An expression-sequence is the main construct used for program text that produces a value. It consists of one or more expressions separated by semi-colons and possible followed by a semi-colon.

     expression-sequence ::= expression
        {­ ; expression } [ ; ]

The expressions in an expression-sequence are evaluated in left-to-right order. If the sequence does not terminate with a semicolon, the array returned is the result of the last expression. If the sequence does end with a semicolon, the array returned is the fault ?noexpr. At the top level loop, if the array returned is the fault ?noexpr, it is not displayed.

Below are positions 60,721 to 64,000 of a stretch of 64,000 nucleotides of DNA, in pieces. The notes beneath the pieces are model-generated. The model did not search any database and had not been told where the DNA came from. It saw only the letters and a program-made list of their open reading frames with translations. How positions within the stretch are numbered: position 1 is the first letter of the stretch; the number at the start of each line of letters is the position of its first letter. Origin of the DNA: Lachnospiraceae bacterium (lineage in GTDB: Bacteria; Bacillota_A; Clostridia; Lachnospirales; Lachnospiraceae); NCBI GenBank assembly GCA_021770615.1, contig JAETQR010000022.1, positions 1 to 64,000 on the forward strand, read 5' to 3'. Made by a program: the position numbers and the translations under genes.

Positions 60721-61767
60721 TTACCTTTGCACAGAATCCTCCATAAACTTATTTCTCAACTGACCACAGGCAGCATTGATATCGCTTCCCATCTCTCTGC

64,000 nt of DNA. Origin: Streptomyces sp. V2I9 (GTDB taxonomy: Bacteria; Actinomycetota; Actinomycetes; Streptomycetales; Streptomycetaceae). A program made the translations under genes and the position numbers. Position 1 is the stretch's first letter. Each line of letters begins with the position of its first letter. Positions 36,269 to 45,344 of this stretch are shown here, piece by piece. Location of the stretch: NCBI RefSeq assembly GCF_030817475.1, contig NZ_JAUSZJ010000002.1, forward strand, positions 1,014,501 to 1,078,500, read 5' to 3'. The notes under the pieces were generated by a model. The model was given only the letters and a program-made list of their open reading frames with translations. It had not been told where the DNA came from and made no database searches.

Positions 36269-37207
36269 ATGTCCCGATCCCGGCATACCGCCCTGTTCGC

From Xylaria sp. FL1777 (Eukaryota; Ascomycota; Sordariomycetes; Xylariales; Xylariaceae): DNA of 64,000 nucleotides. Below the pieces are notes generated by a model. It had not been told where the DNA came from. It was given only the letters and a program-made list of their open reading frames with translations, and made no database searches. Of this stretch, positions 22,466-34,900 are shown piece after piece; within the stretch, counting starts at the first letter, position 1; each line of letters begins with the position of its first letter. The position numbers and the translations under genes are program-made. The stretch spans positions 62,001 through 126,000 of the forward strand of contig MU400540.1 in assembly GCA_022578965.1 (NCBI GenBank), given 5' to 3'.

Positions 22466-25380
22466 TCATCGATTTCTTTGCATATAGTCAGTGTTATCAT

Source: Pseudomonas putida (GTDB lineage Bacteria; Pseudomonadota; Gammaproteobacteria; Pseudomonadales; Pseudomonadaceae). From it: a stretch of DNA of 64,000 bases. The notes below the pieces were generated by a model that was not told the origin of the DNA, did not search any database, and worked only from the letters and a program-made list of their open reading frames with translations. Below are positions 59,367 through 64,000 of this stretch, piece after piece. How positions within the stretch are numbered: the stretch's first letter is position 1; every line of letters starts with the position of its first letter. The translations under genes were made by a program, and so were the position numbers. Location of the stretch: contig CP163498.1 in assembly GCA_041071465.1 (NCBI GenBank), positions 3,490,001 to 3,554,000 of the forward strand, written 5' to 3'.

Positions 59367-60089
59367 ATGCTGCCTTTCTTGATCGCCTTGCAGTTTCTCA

exprs

The expression Exprs returns a list of phrases giving the names of all user defined expressions in the workspace.

Definition

     Exprs IS {­
        Names Roles := pack symbols 0;
        "expr match Roles sublist Names }

extent

The term extent is used to describe the length of an axis of an array in a particular dimension. Thus a 4 by 6 table is said to have extent 4 in the first dimension and extent 6 in the second dimension.

external declaration

     external-declaration ::= identifier IS
        EXTERNAL ( EXPRESSION
                         | OPERATION
                         | TRANSFORMER
                         | VARIABLE )

An external declaration assigns a role to a name, allowing it to be used in a definition before its own definition is given. This mechanism is useful for creating mutually recursive definitions. An external declaration is made only in the global environment.